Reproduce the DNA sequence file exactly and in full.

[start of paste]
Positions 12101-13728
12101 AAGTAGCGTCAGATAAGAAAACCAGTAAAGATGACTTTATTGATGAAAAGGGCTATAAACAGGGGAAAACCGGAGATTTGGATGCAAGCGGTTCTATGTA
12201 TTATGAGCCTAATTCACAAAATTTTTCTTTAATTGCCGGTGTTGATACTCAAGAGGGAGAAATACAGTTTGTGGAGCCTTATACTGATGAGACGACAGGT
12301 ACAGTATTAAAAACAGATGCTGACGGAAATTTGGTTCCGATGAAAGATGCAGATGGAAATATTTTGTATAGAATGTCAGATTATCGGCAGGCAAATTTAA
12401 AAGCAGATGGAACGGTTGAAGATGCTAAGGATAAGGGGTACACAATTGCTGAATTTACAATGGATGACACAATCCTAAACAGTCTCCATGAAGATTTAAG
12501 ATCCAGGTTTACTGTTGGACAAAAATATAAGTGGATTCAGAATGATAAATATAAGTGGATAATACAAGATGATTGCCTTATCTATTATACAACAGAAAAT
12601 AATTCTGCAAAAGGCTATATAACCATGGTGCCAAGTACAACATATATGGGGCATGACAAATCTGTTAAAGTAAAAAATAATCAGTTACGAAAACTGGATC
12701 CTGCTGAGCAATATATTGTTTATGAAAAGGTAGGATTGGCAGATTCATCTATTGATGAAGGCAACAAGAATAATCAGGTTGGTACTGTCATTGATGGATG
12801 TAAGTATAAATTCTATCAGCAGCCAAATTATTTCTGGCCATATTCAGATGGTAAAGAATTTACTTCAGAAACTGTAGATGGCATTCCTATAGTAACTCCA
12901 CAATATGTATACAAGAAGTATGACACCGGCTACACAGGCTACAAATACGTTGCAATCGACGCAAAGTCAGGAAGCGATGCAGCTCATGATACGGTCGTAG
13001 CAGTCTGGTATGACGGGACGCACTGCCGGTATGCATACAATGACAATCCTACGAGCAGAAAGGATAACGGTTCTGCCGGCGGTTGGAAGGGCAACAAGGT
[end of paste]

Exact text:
Positions 12101-13728
12101 AAGTAGCGTCAGATAAGAAAACCAGTAAAGATGACTTTATTGATGAAAAGGGCTATAAACAGGGGAAAACCGGAGATTTGGATGCAAGCGGTTCTATGTA
12201 TTATGAGCCTAATTCACAAAATTTTTCTTTAATTGCCGGTGTTGATACTCAAGAGGGAGAAATACAGTTTGTGGAGCCTTATACTGATGAGACGACAGGT
12301 ACAGTATTAAAAACAGATGCTGACGGAAATTTGGTTCCGATGAAAGATGCAGATGGAAATATTTTGTATAGAATGTCAGATTATCGGCAGGCAAATTTAA
12401 AAGCAGATGGAACGGTTGAAGATGCTAAGGATAAGGGGTACACAATTGCTGAATTTACAATGGATGACACAATCCTAAACAGTCTCCATGAAGATTTAAG
12501 ATCCAGGTTTACTGTTGGACAAAAATATAAGTGGATTCAGAATGATAAATATAAGTGGATAATACAAGATGATTGCCTTATCTATTATACAACAGAAAAT
12601 AATTCTGCAAAAGGCTATATAACCATGGTGCCAAGTACAACATATATGGGGCATGACAAATCTGTTAAAGTAAAAAATAATCAGTTACGAAAACTGGATC
12701 CTGCTGAGCAATATATTGTTTATGAAAAGGTAGGATTGGCAGATTCATCTATTGATGAAGGCAACAAGAATAATCAGGTTGGTACTGTCATTGATGGATG
12801 TAAGTATAAATTCTATCAGCAGCCAAATTATTTCTGGCCATATTCAGATGGTAAAGAATTTACTTCAGAAACTGTAGATGGCATTCCTATAGTAACTCCA
12901 CAATATGTATACAAGAAGTATGACACCGGCTACACAGGCTACAAATACGTTGCAATCGACGCAAAGTCAGGAAGCGATGCAGCTCATGATACGGTCGTAG
13001 CAGTCTGGTATGACGGGACGCACTGCCGGTATGCATACAATGACAATCCTACGAGCAGAAAGGATAACGGTTCTGCCGGCGGTTGGAAGGGCAACAAGGT